In March 2010, Virgin America announced its intention to start flying to Toronto from Los Angeles and San Francisco, making it the airline's first international destination. Following the Department of Transportation's approval of Virgin America's proposal to fly to Canada, international service began on June 29, 2010. However, due to high operating costs and higher demand for Dallas/Fort-Worth, Virgin America terminated Toronto service on April 6, 2011. Virgin America began its service to Dallas/Fort Worth International Airport in December 2010, and continued until after the repeal of the Wright Amendment in October 2014, when the airline leased two gates and established a focus city at Dallas Love Field and enhanced the number of connecting destinations. As a result, Virgin America transported almost 31,000 passengers through Dallas Love Field in the first month, achieving 3.58% market share at Dallas Love Field.
Virgin America announced in January 2011 a firm order for sixty new Airbus A320 aircraft, including thirty new Airbus A320neos, that would be delivered starting in 2016, as a formal expansion of an initial commitment made by Richard Branson at the Farnborough Airshow in July 2010. In April 2011, Virgin America's hub at San Francisco International Airport relocated to the newly remodeled Terminal 2, sharing the gates with American Airlines. In late October 2011, the airline migrated to Sabre's global distribution system (GDS) that handles reservations, frequent-flier accounts, flight operations data and crew scheduling. Difficulties with the changeover sparked widespread customer complaints, due to early technical malfunctions surrounding the program. On December 12, 2012, Virgin America opened their first airport lounge, the Virgin America Loft, at Los Angeles International Airport. Virgin America had its first public offering at the NASDAQ stock exchange on November 14, 2014, selling 13.3M shares to raise $307 million for the company.
Alaska Airlines merger (2016–present)
A number of airlines interested in a takeover of Virgin America approached the airline in late 2015, prompting Virgin America to correspond with an undisclosed financial adviser about how and if to proceed with a sale. Alaska Air Group and JetBlue Airways were the two most interested companies to make offers to purchase the airline from Virgin Group. In December 2015, Alaska was interested at $44.75 per share, before JetBlue manifested its interest in February 2016. A bidding war ensued culminating on March 31 and April 1 at $57 per share, 47% higher than the day's closure at $38.9. On April 4, 2016, Alaska Air Group announced that it had agreed to buy Virgin America for $2.6 billion. Including debt and aircraft leases, the transaction was worth approximately $4 billion. Had the merger agreement been terminated by Virgin America, they would have been contractually obligated to pay Alaska Air Group a termination fee equal to $78.5 million.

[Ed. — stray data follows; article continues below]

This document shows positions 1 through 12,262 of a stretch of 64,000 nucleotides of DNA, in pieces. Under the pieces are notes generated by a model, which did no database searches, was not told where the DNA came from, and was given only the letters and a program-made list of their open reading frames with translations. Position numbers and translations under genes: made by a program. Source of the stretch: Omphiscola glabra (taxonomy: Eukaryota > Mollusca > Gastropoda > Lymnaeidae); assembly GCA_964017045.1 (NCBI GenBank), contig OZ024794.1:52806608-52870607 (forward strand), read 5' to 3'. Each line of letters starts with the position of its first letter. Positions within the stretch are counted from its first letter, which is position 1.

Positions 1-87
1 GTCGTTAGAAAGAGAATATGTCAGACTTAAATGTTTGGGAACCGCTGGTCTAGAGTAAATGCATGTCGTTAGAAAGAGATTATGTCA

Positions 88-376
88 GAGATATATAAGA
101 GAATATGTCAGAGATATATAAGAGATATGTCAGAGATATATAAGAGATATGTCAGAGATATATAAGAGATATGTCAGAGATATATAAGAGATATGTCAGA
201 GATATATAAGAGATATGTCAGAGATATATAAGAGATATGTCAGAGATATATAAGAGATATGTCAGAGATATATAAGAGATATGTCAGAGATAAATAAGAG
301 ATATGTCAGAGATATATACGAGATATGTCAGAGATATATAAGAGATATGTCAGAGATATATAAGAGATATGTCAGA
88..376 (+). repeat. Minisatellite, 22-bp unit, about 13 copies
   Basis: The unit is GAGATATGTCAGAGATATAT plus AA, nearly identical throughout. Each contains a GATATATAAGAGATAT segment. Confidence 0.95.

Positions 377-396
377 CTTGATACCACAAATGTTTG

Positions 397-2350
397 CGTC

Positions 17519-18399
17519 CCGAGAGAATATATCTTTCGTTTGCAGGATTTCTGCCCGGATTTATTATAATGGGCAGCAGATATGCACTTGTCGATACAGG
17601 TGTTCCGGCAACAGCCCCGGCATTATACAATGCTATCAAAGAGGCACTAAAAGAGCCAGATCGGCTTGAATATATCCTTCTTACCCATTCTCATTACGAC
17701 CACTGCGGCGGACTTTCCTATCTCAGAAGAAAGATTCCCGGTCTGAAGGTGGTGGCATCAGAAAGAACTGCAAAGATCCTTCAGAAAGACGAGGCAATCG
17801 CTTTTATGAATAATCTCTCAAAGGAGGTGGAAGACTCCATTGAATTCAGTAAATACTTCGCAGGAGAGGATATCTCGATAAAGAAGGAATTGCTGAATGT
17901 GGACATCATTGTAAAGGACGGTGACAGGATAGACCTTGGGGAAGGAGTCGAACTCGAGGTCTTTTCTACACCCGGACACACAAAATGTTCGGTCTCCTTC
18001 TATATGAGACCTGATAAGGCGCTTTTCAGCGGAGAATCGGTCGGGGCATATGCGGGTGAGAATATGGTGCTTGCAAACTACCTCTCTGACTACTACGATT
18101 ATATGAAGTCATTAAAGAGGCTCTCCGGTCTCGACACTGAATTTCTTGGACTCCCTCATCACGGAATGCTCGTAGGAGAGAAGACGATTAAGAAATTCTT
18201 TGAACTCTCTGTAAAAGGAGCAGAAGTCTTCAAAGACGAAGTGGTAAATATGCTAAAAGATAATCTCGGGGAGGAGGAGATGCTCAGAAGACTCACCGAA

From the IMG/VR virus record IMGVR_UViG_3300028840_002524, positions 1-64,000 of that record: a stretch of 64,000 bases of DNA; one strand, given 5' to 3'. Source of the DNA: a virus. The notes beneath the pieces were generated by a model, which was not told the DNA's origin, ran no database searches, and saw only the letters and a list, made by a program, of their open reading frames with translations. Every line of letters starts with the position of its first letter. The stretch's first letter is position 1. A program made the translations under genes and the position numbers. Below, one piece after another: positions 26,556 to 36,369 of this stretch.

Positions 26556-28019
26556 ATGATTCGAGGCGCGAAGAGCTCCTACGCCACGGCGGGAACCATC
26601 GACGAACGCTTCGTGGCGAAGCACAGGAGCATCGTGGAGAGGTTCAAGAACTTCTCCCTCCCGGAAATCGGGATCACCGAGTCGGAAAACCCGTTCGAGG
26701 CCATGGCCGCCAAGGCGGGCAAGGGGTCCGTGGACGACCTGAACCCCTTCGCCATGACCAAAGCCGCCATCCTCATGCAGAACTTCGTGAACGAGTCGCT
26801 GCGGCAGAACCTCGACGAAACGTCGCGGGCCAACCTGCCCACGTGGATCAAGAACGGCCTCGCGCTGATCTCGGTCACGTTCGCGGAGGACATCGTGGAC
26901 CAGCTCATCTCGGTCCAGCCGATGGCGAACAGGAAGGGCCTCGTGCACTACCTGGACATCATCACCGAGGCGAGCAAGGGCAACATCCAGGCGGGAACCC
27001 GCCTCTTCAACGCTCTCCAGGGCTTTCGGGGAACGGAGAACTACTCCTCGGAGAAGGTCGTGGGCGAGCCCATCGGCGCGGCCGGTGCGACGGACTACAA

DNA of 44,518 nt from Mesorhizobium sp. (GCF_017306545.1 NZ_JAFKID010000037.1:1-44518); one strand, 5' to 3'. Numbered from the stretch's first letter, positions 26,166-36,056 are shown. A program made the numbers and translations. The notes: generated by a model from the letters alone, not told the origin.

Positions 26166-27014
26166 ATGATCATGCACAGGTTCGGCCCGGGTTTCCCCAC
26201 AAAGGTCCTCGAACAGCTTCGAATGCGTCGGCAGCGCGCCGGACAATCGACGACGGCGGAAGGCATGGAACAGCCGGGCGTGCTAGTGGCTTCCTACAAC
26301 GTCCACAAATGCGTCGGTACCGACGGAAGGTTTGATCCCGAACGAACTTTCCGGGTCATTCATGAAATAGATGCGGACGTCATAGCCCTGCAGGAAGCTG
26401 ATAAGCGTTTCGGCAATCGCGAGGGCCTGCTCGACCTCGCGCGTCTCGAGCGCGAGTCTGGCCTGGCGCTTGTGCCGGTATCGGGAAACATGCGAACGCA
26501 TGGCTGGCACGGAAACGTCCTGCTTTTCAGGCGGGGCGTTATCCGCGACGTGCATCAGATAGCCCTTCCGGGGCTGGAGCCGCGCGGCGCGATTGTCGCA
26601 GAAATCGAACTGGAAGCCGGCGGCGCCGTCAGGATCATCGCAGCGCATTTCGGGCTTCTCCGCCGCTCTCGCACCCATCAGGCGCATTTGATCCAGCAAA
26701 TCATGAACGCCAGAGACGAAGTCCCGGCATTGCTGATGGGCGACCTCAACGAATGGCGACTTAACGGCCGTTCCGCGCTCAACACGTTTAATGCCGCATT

Virgin America's founder Richard Branson expressed disappointment with the merger between Alaska Airlines and the airline he founded. In July 2016, Virgin America's shareholders approved the merger, leaving the approval by the United States Department of Justice as the only foreseeable hurdle. In September 2016, a lawsuit was filed against Alaska Airlines by consumers to block the merger between the two carriers, which the Alaska Air Group settled in court in December 2016. Subsequently, the Department of Justice approved the merger, which was completed on December 14. Following the acquisition, the former chief financial officer of Alaska Airlines, Peter Hunt, became the president of Virgin America, while the former chief operating officer and president of Alaska Airlines, Ben Minicucci, became the chief executive officer.
Virgin America was scheduled to be and became the launch customer for the Airbus A321neo, with the airline placing a firm order for 10 aircraft through leasing company GE Capital Aviation Services. The first A321neo was delivered in Hamburg to Virgin America and entered service on May 31, 2017; a total of five A321neos would be delivered to Virgin in 2017 and five in 2018 if Alaska Airlines decided to maintain an Airbus fleet. In early February 2017, Alaska Air Group said it was working with GE on an arrangement where it would not take delivery of all 10 ordered jets, in favor of keeping a predominantly Boeing fleet. A presentation given by Alaska Airlines' chief financial officer in March 2017 indicated that Alaska would take delivery of all 10 leased A321neos, and would absorb and operate Virgin America's existing A319 and A320 fleet through at least 2024.
As part of the merger, some of Virgin's amenities will be integrated into Alaska's product. As Alaska Group is licensing the Virgin brand from Virgin Group, Branson indicated a willingness to relaunch the airline after the Virgin America brand is retired.